This university is taking a formal and strategic stance to be a home for diversity, equity and inclusion

Schools within university contribute thousands of hours to community efforts

University of Detroit Mercy President Donald B. Taylor with students. (University of Detroit Mercy)

Embarking on a new scholastic endeavor can be an exciting yet scary thing. Part of choosing a university is not just understanding exactly what a school can offer students as a whole, but also on an individual level.

Some of the most important topics being addressed in the world over the last few years -- diversity, equity and inclusion -- are issues many individuals want to know are key things a university acknowledges and addresses.

At University of Detroit Mercy (UDM), where a newly appointed president has recently taken the reigns, they are doing just that. President Donald B. Taylor was very specific during his inauguration in conveying that these issues are at the heart of the university and what it stands for.

“Under my leadership, Detroit Mercy is always going to be a student-centered university and a home for diversity, equity, inclusion and belonging,” Taylor said. “It’s going to be a place where first-generation students will always feel at home and that they can, and they will succeed.”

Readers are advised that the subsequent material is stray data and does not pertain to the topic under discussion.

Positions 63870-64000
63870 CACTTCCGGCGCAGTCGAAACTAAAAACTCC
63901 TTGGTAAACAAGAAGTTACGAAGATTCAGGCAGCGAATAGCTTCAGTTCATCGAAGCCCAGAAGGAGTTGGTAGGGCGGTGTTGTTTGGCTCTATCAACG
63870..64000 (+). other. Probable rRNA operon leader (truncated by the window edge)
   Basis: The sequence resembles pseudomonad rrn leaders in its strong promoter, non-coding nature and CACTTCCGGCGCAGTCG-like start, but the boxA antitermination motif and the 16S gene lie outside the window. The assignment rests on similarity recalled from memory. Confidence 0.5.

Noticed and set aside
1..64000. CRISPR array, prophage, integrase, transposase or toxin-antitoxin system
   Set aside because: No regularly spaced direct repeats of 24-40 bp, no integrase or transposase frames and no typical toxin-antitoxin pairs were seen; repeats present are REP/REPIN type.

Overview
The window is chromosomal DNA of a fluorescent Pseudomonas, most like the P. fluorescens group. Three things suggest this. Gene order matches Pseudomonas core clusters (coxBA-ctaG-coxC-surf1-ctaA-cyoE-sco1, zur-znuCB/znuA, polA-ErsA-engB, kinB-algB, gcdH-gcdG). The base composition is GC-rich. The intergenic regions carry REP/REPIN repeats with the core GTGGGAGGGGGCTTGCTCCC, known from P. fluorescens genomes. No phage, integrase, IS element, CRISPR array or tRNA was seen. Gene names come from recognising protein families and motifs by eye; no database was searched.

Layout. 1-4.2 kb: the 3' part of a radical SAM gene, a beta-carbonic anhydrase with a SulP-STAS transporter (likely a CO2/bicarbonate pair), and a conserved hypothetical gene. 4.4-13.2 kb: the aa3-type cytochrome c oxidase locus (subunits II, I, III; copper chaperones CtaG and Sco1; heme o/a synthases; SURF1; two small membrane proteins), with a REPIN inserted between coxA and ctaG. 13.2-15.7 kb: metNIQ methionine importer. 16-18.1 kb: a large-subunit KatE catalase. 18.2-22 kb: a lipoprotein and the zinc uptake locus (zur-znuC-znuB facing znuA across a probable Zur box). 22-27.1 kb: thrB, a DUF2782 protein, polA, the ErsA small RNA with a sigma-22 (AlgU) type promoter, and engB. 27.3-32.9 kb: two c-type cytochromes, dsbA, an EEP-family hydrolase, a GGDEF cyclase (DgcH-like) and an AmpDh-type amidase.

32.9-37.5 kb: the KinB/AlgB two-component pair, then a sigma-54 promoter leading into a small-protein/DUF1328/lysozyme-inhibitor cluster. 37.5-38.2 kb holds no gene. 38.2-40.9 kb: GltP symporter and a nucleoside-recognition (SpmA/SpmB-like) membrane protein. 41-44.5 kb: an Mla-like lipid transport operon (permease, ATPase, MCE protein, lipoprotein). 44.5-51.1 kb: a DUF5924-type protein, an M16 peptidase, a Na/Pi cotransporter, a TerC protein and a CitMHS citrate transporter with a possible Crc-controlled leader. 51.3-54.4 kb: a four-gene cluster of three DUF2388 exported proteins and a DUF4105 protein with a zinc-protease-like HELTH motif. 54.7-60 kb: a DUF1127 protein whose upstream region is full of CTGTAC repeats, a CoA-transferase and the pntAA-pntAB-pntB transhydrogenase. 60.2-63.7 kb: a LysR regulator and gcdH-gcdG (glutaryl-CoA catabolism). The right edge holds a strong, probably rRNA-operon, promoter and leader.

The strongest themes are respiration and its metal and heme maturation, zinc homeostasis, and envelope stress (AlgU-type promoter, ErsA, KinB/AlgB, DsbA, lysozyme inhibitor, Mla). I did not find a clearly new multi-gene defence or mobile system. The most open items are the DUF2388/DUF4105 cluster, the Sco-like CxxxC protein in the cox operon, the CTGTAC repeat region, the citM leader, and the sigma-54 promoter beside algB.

Enhancing equity and inclusion through engagement

Gary Erwin, associate vice president of marketing and communications at the university, said the school as a whole continues to work diligently on bolstering, improving, enhancing and building new initiatives around equity and inclusion.

“It’s really a critical component of our mission and vision to care for the whole person, to welcome everyone of all faiths and beliefs to the institution,” Erwin said. “We want everyone to come here and have a great experience academically, culturally and through our outreach efforts. It’s a major part of Dr. Taylor’s vision for our future.”

Erwin said the school has not just made the initiative more institutionally formal, but that they’re being strategic its execution.

He said the school hosts a variety of events and festivals that welcomes students of all backgrounds, including fashion shows, food festivals and diversity night at athletic events. At the heart of these efforts is UDM’s Office of Diversity, Equity and Inclusion (ODEI).

“The University plans to do more in terms of celebrating diversity, equity and inclusion throughout all of our campuses. We want to reflect and honor what’s going on in the world today and make sure all students have a chance to experience and celebrate it on campus,” Erwin said.

Contributing to the community

Erwin said that, as part of the university’s Jesuit and Mercy mission, UDM aims for every single student to not only get the rigorous academic, laboratory and clinical experiences, and professional practice, but they are mentored by some of the world’s top educators and experts in a variety of fields.

Not only does UDM create an inclusive and equitable environment for its students, but it does so in a way that those students can extend those traits to others, by applying what they’re learning to everyday issues. Erwin said the thought process is like this: How can these students take what they’re learning and use it in an altruistic way to improve the lives of those who are experiencing need or could use the help?